The first year we went out, I emptied a 1 gallon gas can into my quad while we were still at 10,000 feet. Then I drove home, and back at 600-feet altitude, the gas can had crushed like a pop can, because it was one of those stupid new sealed cans without a vent. Now I drill vent holes in all my fuel containers and only plug them if absolutely necessary.

So, all that to say, altitude makes a huge difference on pressure in sealed containers and sealed tires. Pretty incredible.

If I dig up the picture of that crushed gas jug, I'll post it just to show you. Pretty incredible.
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Old 04-29-2011, 08:42 AM
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I have the same issue when taking my belly boat to the mountains. I only fill them about 70% and they are full by the time I get where I'm fishing
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Old 04-29-2011, 09:10 PM
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fill them to max at home and don't worry about it, the drop in atmospheric pressure isn't going to be enough to increase the pressure differential significantly. the gas can that is sealed at high altitude and then take to lower level is actually a bad example, they are designed to have higher pressure inside than outside.it will only take a few oz. higher pressure on the outside to collapse that can. eg, fill that gas can with gas that is say 90+f, seal it up and cool it off to 30f and it will collapse as much as the liquid will allow too.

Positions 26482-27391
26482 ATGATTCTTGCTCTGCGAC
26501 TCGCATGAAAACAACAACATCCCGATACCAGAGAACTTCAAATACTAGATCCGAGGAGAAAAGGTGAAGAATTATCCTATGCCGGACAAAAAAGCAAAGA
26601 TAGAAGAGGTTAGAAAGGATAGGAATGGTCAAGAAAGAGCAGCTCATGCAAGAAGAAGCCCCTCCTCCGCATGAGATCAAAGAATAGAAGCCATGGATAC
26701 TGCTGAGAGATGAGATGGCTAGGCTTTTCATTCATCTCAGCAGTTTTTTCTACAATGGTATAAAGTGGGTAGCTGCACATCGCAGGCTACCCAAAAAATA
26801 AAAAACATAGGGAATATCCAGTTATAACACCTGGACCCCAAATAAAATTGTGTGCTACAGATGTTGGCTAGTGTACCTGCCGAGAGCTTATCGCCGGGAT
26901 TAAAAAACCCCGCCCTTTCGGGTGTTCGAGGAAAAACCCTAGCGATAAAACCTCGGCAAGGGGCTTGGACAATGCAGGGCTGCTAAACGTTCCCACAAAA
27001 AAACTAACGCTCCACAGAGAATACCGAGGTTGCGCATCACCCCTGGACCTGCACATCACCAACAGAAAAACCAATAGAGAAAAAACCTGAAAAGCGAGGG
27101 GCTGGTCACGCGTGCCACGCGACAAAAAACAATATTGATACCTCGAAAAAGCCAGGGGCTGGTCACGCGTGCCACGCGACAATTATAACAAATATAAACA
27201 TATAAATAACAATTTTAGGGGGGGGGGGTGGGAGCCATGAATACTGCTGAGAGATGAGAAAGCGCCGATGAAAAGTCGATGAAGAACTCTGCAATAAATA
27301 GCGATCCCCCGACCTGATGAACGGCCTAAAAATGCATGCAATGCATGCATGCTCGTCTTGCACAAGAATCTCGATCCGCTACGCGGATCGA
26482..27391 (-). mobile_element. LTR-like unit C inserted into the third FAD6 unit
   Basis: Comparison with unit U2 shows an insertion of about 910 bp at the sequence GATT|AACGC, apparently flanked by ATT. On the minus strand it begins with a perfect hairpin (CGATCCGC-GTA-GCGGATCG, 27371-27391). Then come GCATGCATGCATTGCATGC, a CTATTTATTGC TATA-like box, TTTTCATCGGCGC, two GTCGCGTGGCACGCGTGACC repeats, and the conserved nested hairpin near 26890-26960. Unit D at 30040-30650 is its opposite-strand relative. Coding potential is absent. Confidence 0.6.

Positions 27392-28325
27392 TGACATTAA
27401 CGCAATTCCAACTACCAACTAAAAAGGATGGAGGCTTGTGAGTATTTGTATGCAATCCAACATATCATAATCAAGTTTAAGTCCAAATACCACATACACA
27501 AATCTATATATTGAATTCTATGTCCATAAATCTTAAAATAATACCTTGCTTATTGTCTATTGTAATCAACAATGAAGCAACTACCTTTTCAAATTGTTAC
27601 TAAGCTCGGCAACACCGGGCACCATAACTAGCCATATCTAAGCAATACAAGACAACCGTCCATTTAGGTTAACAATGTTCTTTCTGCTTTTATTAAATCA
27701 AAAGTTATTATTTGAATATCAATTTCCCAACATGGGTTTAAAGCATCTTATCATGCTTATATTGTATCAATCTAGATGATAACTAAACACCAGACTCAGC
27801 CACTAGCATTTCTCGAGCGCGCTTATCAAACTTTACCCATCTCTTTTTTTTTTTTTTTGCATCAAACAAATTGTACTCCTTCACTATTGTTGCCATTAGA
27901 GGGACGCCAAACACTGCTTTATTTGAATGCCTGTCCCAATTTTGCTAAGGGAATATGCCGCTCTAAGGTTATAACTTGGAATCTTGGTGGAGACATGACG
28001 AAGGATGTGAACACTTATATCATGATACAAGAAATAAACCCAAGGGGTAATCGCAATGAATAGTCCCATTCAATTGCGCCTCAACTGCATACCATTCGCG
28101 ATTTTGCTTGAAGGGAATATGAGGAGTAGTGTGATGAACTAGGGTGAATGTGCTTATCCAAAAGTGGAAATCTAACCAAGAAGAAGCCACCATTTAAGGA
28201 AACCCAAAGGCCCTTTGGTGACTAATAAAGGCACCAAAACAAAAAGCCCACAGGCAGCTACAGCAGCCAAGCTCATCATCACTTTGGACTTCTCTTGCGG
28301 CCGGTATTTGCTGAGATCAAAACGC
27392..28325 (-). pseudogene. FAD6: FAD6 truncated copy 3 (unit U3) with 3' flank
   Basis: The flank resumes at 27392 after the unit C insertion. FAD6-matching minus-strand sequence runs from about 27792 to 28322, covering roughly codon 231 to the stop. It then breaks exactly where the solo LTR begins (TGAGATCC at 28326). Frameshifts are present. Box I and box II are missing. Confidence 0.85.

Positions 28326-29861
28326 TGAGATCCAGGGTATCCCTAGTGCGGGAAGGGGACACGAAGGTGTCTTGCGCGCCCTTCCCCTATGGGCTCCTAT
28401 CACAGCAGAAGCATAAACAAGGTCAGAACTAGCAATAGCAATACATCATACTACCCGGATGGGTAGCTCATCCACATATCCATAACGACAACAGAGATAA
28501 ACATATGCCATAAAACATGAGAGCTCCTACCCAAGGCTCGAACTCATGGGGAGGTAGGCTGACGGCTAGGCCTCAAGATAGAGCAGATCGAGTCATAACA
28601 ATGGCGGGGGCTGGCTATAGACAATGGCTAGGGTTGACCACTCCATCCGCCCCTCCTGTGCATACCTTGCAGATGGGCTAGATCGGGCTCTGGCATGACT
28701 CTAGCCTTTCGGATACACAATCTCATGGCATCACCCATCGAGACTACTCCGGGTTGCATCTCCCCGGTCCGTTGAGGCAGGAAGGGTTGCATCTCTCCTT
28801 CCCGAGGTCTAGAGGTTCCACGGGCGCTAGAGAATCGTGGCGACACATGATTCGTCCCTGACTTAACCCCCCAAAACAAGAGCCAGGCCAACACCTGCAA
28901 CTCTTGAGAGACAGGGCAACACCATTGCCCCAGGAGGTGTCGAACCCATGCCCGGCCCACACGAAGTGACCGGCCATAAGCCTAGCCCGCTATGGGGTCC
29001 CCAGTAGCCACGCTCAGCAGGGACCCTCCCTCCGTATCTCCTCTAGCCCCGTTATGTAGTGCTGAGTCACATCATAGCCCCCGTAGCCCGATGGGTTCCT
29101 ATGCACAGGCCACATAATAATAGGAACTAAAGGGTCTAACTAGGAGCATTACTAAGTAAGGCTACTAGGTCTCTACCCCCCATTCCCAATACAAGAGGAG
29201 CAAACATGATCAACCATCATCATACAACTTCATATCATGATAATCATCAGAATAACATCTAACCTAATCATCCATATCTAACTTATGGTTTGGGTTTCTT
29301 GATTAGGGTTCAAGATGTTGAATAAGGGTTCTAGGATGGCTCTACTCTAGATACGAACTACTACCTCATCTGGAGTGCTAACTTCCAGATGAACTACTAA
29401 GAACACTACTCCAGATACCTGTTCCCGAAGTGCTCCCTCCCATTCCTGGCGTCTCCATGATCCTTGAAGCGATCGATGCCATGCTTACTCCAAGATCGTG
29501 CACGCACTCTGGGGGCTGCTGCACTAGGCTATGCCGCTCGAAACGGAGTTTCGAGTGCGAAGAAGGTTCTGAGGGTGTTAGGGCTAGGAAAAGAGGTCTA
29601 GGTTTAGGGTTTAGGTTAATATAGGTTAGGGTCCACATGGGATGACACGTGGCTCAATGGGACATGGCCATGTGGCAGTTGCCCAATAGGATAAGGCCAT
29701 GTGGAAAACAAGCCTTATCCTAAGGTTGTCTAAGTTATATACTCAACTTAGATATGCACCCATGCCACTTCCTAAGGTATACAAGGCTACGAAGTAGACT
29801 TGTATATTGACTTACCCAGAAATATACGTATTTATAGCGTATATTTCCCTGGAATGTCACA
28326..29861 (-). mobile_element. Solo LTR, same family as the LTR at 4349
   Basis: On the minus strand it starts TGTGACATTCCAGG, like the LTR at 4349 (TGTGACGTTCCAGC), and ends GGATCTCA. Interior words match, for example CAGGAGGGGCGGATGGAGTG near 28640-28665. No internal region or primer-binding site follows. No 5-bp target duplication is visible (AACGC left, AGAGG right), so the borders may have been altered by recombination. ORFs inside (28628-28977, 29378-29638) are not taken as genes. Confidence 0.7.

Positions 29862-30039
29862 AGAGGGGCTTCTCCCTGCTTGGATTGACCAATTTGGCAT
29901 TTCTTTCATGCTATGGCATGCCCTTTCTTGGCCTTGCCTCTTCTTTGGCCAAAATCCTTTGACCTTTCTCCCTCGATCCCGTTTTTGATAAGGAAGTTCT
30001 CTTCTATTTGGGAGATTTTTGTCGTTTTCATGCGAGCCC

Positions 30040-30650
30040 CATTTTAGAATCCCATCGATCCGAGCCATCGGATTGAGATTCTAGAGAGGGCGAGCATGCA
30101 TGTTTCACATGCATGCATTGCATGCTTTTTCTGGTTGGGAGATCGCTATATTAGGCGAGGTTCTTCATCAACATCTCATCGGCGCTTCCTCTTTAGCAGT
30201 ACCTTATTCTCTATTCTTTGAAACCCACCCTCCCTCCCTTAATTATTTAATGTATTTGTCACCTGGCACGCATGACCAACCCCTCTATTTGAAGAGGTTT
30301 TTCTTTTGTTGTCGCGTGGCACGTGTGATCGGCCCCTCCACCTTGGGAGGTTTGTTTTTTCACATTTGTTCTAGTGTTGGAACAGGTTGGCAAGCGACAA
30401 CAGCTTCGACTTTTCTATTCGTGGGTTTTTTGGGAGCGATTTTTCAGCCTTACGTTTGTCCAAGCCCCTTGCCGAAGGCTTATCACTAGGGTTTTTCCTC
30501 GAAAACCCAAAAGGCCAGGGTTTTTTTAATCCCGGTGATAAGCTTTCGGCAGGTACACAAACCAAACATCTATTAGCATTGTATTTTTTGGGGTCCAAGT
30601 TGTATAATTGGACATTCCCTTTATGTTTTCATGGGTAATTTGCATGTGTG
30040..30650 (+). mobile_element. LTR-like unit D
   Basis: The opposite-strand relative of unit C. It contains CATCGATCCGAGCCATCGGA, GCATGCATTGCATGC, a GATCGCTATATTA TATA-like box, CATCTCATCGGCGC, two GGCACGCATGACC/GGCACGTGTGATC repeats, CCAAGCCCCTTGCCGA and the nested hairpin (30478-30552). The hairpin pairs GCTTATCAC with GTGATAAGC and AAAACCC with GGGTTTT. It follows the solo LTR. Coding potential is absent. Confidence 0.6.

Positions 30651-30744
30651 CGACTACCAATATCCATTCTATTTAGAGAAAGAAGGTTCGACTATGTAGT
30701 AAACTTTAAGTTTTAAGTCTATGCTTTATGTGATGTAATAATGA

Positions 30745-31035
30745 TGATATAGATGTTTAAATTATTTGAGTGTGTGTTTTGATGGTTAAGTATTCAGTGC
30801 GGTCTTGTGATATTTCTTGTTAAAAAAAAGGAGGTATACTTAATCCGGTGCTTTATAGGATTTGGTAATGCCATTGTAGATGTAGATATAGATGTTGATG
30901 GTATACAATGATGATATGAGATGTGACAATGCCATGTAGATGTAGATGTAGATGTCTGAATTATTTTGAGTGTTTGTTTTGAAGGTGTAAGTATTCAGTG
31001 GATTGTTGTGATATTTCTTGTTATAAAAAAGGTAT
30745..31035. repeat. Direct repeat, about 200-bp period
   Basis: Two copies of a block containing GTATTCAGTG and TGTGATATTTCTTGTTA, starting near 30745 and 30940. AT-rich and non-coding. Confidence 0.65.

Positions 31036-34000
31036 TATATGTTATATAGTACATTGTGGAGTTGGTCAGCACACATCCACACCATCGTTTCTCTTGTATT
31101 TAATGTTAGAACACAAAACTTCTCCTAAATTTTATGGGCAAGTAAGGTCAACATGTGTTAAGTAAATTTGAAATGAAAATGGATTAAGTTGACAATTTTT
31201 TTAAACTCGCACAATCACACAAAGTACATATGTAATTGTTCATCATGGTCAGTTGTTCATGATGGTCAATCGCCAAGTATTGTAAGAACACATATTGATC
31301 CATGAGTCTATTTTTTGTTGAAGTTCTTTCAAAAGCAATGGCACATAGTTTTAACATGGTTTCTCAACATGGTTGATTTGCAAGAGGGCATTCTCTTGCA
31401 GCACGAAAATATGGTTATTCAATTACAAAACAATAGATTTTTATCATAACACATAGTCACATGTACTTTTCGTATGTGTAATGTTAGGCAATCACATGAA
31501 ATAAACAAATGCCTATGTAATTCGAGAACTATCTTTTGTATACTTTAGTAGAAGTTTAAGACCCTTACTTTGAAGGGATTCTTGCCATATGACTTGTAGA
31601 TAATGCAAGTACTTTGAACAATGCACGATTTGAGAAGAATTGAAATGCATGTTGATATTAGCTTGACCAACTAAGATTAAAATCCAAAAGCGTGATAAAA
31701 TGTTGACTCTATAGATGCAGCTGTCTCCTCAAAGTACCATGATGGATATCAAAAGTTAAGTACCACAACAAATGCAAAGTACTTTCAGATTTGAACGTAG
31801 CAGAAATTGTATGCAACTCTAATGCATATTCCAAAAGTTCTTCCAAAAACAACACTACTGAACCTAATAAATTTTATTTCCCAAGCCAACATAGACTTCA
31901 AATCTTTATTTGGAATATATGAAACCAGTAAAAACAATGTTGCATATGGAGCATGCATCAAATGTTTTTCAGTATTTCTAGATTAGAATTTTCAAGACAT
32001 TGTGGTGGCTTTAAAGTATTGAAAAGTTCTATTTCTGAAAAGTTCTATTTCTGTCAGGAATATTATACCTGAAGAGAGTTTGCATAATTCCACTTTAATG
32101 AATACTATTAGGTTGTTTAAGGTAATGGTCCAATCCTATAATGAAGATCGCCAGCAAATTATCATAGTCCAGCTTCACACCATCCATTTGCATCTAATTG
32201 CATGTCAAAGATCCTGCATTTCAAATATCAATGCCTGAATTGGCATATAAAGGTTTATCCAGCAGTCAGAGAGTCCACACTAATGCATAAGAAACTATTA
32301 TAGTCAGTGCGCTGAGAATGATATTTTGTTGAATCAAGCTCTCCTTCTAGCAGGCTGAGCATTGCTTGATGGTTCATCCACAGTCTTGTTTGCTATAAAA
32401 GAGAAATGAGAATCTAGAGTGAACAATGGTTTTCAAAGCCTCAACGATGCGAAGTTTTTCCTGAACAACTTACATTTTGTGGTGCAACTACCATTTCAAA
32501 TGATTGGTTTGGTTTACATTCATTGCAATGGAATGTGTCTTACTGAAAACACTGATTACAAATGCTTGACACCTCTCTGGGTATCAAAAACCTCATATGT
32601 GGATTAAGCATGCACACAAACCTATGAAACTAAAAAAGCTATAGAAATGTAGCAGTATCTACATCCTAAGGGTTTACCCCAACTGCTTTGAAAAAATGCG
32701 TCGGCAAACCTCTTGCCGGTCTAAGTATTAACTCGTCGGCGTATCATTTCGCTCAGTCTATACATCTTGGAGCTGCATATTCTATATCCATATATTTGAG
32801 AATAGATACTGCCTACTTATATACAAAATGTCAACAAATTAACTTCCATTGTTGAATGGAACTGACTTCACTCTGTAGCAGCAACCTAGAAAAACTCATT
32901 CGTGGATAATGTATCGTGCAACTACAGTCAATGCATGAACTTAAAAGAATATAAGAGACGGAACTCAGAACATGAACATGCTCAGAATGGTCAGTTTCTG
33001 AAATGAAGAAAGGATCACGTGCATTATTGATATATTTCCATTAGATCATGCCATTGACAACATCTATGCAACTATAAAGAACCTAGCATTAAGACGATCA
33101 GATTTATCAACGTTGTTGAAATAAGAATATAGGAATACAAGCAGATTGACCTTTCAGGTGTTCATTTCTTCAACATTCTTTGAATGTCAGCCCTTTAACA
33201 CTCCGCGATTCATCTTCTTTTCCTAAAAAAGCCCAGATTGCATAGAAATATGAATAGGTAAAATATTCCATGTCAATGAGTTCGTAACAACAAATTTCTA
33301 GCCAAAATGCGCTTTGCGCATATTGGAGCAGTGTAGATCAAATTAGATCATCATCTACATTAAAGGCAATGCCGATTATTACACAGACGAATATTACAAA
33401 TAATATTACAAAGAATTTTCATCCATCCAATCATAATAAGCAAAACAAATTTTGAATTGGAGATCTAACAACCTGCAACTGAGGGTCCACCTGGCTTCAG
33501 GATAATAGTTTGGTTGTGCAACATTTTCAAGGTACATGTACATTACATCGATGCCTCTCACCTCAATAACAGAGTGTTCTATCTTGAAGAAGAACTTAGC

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Old 05-01-2011, 02:42 AM
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Thats some good thinking. When I bought my trailer it came with tires that could not handle the trailer fully loaded. I had 2 flats in the heat of the day on the way home. On the second one I had no spare. It was quite the ordeal, and hard to find 4 E rated trailer tires on Sunday afternoon. I never thought to check the load capacity of the factory tires.....When added up they were way under GVWR. Learned the hard way how important the correct tires are.
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Old 05-03-2011, 07:39 AM
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Quote:
Originally Posted by TMAG6.0 View Post
Thats some good thinking. When I bought my trailer it came with tires that could not handle the trailer fully loaded. I had 2 flats in the heat of the day on the way home. On the second one I had no spare. It was quite the ordeal, and hard to find 4 E rated trailer tires on Sunday afternoon. I never thought to check the load capacity of the factory tires.....When added up they were way under GVWR. Learned the hard way how important the correct tires are.
WOW... so your trailer came with tires that weren't rated for the load? Seems like that's just a lawsuit waiting to happen. Not that I'm encouraging it, but if your trailer mfr didn't put the right tires on it to begin with, that's negligence.